Twitter has listed on the NYSE (TWTR) at a 76% premium to the IPO price of $26. The closing price was $44.90, giving the internet social media company a market cap of $24.46 Billion. To give you an idea of what that means: This is a valuation of Rs. 2.75 trillion, which is higher than all but two companies in India (Reliance and TCS).
The Twitter IPO has however scared off people from other social media companies.
- Facebook was down 3.2% (to $47.56)
- LinkedIn was down 4.2% (to $211)
- Groupon was down 5% (to $9.5)
The US market itself was down overall yesterday.
Some might think this was bad for twitter as they could have gotten a higher valuation in the IPO itself, and they sold their shares cheap. I think that’s a wrong way to think – the company gains a lot by a blockbuster valuation and the value to the company and other shareholders is much greater if the stock price is seen as rising. Look at LinkedIn, which priced at $45, and is now at $211. And then at Facebook which priced at $38, then fell to the $20s and is still in the $40s.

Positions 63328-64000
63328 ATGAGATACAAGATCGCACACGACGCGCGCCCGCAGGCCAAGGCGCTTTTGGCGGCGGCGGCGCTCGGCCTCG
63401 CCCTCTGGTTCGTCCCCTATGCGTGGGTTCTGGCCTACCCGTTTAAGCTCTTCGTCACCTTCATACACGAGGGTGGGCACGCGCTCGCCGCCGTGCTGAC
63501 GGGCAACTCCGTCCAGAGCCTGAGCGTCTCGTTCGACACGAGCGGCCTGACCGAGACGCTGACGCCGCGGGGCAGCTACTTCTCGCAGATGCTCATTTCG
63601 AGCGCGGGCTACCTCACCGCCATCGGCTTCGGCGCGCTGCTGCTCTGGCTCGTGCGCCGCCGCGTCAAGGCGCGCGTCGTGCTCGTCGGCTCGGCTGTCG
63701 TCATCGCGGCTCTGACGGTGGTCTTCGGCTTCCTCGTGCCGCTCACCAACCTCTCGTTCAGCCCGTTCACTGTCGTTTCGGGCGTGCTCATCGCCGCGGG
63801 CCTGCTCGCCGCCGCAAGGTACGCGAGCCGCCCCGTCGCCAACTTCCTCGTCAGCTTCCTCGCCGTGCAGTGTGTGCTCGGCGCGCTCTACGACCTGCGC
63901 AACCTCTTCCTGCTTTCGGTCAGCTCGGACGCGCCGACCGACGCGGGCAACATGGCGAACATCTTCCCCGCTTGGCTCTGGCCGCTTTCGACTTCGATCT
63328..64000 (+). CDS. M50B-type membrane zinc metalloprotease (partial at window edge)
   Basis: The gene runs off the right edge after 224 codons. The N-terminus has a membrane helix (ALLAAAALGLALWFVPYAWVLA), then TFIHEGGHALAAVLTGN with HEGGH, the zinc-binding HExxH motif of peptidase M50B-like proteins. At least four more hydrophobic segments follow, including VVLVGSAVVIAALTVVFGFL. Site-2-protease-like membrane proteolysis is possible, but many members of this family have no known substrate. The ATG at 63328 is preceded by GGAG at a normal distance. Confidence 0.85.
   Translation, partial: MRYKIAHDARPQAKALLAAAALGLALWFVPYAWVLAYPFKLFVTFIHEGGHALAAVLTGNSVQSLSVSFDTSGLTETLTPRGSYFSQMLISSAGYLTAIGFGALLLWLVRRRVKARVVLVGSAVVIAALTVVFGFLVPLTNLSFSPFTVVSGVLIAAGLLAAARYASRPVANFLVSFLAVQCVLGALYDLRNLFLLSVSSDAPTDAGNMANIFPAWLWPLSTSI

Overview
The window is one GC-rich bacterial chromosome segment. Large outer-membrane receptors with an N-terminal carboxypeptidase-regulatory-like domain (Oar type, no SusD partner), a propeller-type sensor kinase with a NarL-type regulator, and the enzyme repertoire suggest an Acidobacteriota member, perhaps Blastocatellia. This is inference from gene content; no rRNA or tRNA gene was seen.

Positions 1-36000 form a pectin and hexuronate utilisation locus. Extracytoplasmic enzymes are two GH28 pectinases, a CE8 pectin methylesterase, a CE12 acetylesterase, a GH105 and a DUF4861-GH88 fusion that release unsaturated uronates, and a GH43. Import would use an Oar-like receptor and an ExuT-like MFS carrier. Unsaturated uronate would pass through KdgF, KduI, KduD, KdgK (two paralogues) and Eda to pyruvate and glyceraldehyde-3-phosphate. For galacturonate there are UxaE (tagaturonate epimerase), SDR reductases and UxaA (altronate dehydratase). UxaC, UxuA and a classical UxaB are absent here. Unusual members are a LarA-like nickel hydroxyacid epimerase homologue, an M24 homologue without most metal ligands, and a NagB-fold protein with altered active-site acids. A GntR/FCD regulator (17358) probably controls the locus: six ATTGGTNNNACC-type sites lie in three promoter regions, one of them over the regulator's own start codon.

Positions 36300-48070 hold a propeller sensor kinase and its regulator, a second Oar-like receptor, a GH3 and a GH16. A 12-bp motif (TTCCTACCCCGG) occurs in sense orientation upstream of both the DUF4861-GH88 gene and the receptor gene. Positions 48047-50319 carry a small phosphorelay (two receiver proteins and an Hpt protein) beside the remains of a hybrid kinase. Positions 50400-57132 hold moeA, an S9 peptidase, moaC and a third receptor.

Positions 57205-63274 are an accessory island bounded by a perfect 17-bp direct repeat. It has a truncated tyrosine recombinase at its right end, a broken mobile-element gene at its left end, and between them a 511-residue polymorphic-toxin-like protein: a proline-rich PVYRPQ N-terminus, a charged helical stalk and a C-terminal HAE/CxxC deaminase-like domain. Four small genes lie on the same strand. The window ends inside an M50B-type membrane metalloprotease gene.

In India, I believe the big sites have to go list. Indiatimes, Flipkart, Snapdeal, Zomato, Cleartrip, One97/PayTM and other businesses hesitate to list because of tough laws that require 25% dilution (at least) if your company is valued at less than 4,000 cr.. (Just dial was forced to dilute 25% because of this!) These are stupid regulations in one sense – who is SEBI to decide what level a company should list at? But the 25% rule is not a bad one – the more shareholders you have, the better it is, and further rounds of dilution will be a much higher premium if you are a first mover. (Just dial IPO’ed at less than Rs. 500, now it’s 1100 in less than six months!)
MakeMyTrip listed in the US and valued richly.
I look forward to more Indian online businesses listing, so we get better companies to buy. I think leaving a lot of money on the table for the IPO is a good thing – and in the longer run will benefit the company very much.